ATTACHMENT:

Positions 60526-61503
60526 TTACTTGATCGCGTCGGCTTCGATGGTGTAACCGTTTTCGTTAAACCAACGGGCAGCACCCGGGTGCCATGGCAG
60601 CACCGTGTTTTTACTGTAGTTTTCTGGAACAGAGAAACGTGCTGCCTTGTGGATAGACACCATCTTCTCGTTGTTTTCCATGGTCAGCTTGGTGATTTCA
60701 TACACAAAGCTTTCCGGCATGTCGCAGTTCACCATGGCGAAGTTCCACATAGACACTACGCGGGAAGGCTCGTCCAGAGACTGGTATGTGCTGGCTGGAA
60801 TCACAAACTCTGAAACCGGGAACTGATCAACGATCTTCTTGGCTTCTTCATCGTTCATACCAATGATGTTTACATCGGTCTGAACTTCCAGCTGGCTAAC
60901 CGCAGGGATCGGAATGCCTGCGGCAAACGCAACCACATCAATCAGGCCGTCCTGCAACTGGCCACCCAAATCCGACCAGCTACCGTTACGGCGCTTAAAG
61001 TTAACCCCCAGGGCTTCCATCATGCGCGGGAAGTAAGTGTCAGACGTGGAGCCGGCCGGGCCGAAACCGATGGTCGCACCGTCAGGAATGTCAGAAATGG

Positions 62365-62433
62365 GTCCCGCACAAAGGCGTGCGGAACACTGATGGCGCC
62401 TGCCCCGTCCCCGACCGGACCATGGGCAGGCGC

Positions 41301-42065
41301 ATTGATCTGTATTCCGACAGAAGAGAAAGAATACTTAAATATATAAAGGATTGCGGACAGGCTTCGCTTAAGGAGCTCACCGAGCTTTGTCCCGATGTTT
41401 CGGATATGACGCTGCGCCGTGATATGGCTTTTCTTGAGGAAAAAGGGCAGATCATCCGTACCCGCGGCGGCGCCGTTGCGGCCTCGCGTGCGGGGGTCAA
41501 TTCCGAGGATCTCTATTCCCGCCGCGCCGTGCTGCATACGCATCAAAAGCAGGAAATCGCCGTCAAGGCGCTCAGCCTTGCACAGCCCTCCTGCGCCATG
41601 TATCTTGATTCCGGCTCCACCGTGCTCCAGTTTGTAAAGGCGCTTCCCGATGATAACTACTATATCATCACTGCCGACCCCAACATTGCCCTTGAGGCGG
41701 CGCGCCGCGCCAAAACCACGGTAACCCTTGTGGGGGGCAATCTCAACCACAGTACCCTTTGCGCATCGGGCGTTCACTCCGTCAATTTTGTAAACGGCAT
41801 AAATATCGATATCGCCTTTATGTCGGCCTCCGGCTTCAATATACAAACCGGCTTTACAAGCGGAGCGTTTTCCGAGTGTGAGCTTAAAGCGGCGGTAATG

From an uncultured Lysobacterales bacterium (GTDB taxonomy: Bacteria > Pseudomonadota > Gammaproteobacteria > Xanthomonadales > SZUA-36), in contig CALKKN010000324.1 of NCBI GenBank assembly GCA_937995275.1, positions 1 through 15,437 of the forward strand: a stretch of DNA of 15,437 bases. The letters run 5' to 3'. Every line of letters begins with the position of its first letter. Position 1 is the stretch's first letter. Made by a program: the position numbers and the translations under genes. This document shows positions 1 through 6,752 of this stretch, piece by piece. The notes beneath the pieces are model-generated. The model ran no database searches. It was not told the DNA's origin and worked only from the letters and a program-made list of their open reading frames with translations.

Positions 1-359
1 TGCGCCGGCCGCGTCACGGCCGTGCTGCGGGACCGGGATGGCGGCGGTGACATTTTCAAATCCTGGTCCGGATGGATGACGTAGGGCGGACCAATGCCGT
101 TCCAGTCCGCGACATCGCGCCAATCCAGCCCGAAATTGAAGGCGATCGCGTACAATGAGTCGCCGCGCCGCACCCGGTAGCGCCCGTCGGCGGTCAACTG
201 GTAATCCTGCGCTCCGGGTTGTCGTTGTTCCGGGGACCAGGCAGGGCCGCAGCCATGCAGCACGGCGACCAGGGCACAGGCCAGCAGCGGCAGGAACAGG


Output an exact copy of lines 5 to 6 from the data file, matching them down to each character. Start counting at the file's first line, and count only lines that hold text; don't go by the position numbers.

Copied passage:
60801 TCACAAACTCTGAAACCGGGAACTGATCAACGATCTTCTTGGCTTCTTCATCGTTCATACCAATGATGTTTACATCGGTCTGAACTTCCAGCTGGCTAAC
60901 CGCAGGGATCGGAATGCCTGCGGCAAACGCAACCACATCAATCAGGCCGTCCTGCAACTGGCCACCCAAATCCGACCAGCTACCGTTACGGCGCTTAAAG